Where am I? Emilie asked. Nothing but darkness surrounded her. She could see nothing. Then images before her eyes appeared. She was walking by a dark river. Bare leafless trees surrounded her on all sides. Emilie knelt down beside the river longing to drink to fill her parched mouth and cracked limbs. And yet, every time she scooped up the water in her hands, it would not allow her to drink. She looked at her hands. They were black, cracked, and dry. Her fingernails were long, soiled, and dirty. Emilie turned her eyes to the water and dared to look in. She nearly screamed in fear at what lay before her. A monster. A dim reflection of herself. Her hair was no longer soft or golden copper. The few strands upon her head were gray and tangled. She bore little more than scraps and rags of clothing. Her body was weak, frail, and gangly. She longed to cry out, but her no call came to her, only a hoarse whisper. She felt pain and hate for whoever had done this. Her throat hurt, and she ached for food longing for water to revive her body. Emilie fell to the dirt dismayed and dejected.
“Oh!” she awoke gasping tears streaming down her face.
Emilie looked at her hands. They were normal. Her hair still fell long and soft to her shoulders. She was Emilie. She looked to her side and saw Leo sleeping peacefully, and like a frightened little girl, Emilie crept beside him and placed her arms around him. She soon fell asleep in his arms listening to his soft breathing and remembering the lingering songs of his voice.
Emilie awoke to the suns rays pouring forth through the cave. She sat up startling Leo who lay beside her.
“It’s morning,” she told him smiling.
He yawned. “I actually slept. And I had no dreams.”
“Neither did I. Maybe they’re gone for good.”
“Let us hope.”
Emilie stood up stretching, as did Leo. Then they ventured out of the cave. Emilie gasped astonished at the storm’s ruinous onslaught. The beach was strewn with broken driftwood, and whole trees dup up their corpses now lying scattered upon the shore. It had been a furious tempest, and Emilie was glad they slept through most of it. They made their way through the woods again and Leo ran to the spot where his car was He kicked a tree in anger.
“Idiots stole my car!” he shouted bringing his fist to a tree receiving bloody knuckles for his action.
“Stop!” Emilie ordered him and grasped his shoulders. “We need to keep calm. I know you’re arrogant and upset when it comes to your car, but we have to think clearly. We can get across the island at the ferry and rent a car in Duluth. Lets go back to the hotel.”
“Its five miles away,” he said.
“That’s nothing,” Emilie shirked off the thought. “I used to run three miles a day remember?” she laughed.
As she walked away, he shrugged and caught up with her taking her hand. They passed down the road, and Emilie saw broken down shacks littered with remains of bushes and trees. Emilie then noticed Leo quickening his pace until he was running. She saw him by a tree kneeling down by something. She hurriedly followed him and discovered what he was looking at. A tear escaped her eye, and she moaned kneeling down beside the unfortunate animal. Emilie had always loved living things and even worked as a vet’s assistant. She ran her fingers across the golden retriever puppy’s now soggy soiled fur. Leo picked it up and began rubbing its back.
“It’s still alive, Em. Maybe we can nurse it back to health. I’m sure all it needs is some food, good attention, and a warm bed.”
“Like us,” Emilie added and nudged the dog once again.
“If it lives,” Leo continued, “what would you like to name it?”
“How about Sam or Dorian Gray? I like Dorian.”
“Dorian is a good name,” he smiled holding the fragile pup within his arms.
Emilie glanced toward Superior. The sun was finishing its rise above the lake. The bright golden circle lit the sky aflame and brought light to the plains, beaches, and trees, which leaned their branches toward it drinking the light like oxygen. The flowers craned their necks toward the light as well. A morning mist had settled over the land, and the blades of grass bore droplets of dew that gleamed like diamonds.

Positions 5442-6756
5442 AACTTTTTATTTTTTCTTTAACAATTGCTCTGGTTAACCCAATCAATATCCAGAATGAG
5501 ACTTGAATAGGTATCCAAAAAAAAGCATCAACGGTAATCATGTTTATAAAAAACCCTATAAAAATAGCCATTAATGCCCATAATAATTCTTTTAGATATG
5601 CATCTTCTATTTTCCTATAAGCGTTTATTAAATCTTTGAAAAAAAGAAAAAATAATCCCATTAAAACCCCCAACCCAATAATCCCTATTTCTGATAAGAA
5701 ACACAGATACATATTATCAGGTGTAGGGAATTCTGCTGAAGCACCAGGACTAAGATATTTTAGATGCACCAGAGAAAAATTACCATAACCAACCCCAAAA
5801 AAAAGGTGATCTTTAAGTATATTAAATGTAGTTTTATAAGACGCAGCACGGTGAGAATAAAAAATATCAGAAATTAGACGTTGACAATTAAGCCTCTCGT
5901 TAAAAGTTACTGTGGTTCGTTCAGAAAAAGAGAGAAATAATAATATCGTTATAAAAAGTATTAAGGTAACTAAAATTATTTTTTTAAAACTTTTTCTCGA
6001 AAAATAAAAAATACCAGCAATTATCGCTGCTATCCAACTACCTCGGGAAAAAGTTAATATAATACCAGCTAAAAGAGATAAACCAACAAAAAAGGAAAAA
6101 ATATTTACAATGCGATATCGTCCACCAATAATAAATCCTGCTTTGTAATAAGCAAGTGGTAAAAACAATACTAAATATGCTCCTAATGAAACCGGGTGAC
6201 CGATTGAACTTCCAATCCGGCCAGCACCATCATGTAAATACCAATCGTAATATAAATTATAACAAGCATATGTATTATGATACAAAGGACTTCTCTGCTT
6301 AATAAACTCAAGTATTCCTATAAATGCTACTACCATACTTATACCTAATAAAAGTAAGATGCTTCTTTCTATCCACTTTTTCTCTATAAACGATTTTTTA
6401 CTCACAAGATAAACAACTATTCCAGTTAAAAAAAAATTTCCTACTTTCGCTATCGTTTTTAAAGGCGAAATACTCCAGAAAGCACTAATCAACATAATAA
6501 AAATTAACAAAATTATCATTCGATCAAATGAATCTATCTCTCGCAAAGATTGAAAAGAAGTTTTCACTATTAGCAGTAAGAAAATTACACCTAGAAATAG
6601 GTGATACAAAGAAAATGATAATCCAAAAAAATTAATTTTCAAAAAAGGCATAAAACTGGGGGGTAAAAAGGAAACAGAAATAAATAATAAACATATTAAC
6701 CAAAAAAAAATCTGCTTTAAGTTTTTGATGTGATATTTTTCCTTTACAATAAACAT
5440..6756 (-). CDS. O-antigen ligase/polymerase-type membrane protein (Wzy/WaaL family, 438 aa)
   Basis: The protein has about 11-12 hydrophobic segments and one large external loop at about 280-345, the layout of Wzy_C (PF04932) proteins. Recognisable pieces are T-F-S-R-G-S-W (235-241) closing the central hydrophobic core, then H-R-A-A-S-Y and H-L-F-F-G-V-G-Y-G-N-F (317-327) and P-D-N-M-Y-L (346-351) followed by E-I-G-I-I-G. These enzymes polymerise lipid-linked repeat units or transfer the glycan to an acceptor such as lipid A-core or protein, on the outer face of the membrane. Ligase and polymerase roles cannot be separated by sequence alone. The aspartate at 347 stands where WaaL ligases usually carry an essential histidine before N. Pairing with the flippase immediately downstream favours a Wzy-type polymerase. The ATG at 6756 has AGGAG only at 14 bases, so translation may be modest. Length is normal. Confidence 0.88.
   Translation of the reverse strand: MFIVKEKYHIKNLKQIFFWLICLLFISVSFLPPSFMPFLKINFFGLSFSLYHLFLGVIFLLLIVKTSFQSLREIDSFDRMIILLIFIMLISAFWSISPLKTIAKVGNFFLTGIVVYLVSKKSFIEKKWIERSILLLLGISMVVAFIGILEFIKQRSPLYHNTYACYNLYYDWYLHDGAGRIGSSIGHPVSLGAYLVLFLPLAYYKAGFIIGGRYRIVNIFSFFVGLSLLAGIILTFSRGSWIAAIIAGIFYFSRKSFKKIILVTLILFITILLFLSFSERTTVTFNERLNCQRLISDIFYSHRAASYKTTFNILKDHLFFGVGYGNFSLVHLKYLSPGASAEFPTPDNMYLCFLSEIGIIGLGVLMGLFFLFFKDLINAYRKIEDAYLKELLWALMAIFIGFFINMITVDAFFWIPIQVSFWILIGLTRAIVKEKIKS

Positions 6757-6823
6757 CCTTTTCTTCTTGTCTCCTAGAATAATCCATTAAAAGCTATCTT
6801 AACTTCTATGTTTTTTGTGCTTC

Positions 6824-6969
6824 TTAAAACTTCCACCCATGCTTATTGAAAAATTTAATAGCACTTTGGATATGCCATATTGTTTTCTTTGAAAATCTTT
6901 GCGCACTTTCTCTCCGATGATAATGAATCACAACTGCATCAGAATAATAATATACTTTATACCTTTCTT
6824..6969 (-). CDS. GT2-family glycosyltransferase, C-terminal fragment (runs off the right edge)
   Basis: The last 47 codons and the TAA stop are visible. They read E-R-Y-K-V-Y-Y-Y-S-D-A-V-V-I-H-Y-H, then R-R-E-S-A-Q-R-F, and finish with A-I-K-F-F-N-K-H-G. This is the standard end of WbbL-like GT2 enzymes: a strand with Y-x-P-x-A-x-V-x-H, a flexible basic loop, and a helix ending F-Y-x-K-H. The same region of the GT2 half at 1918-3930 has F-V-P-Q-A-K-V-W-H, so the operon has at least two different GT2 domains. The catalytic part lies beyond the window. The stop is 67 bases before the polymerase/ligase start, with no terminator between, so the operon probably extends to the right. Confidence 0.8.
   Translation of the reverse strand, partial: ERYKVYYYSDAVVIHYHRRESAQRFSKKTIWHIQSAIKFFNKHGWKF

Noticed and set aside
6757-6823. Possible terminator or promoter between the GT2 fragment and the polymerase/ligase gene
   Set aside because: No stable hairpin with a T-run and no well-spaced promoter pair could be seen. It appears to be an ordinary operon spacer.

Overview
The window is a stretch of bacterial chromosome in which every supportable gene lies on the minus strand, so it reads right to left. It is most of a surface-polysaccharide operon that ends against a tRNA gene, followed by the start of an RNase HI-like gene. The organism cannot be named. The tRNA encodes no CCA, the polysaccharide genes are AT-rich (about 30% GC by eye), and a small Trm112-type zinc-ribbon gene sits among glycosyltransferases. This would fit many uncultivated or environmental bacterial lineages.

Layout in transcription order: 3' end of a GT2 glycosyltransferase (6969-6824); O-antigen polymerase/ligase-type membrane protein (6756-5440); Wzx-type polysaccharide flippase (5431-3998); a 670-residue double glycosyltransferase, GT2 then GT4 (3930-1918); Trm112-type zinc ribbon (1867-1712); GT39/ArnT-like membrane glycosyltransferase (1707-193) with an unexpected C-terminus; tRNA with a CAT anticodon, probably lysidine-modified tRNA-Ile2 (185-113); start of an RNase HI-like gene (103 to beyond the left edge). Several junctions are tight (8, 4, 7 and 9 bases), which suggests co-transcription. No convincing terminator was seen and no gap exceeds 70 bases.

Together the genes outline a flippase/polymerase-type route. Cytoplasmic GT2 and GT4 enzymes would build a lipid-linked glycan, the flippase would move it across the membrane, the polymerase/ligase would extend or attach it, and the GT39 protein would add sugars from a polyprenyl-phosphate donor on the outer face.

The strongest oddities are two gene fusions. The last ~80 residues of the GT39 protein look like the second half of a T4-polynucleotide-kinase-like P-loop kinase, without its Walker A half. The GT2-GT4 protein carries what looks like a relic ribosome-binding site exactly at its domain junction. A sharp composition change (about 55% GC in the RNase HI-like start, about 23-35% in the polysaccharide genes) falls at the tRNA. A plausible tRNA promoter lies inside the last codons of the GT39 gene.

Though all this beauty surrounded them, Emilie could not escape a feeling of dread that something terrible was about to happen. Leo and Emilie finally reached the hotel and discovered something very amiss.
“It says here that Leo Green checked out,” the Concierge told them.
Emilie protested. “No you don’t understand. He’s Leo Green,” she told the Concierge.
“If that is so, I shall give you back your room. It must have been a mistake. Can you produce some identification?”
Leo checked his back pockets and threw his hands up. He turned to Emilie.
“My id’s in the car!” he told her.
Emilie bit her lip. “Look doesn’t worry. We’ll get through this ok. I still have my driver’s license, and I have a little bit of money. Let’s take the ferry to Duluth and rent a car. But first come with me to the restaurant.”
Leo wondered why she was taking him to the hotel restaurant, but he said nothing trusting her. She was normally the emotional breakdown, but at this point she was the logical thinker who kept him together. He smiled at the silly thought. Emilie reached the outside of the restaurant and turned back to Leo.
“This little guy needs some food,” she told him motioning to the pup still within Leo’s arms.
“What are you going to do?” he asked.
“Watch and see,” Emilie smiled producing a tube of lip gloss from her pocket. He watched her apply the mixture over her lips and she pulled the straps of her top further down her shoulders exposing a part of her chest. Leo looked at her in shock as she entered the restaurant making her way up to the young Hispanic host. The host grinned as she approached.
“May I help you senorita?” he asked her sweetly.
“Yeah,” said Emilie acting like the perfect bewildered girl in danger. “See I was wondering if you had a bowl of warm milk I could give my dog. He had such a rough time during the storm last night, and I don’t think he’ll live to make it across the ferry. I wish I had some blankets to give him, but our car’s still in Duluth, and I need to keep the poor guy warm.”
“Of course I can help you,” he said flipping back his curly dark hair.
Emilie winked toward Leo as the host went to the kitchen quickly. He returned a short time later carrying a thermos of steaming milk and a couple of warm blankets. She gushed in happiness.
“Thank you so much,” she took them and kissed him on the cheek. “I am very grateful.”
“Anytime,” he said grinning back at her.
Before she could leave, the host caught up with her and said, “Can I have your phone number?”
She turned and grinned uncontrollably. “If I had one to give. Sorry. Thanks again.”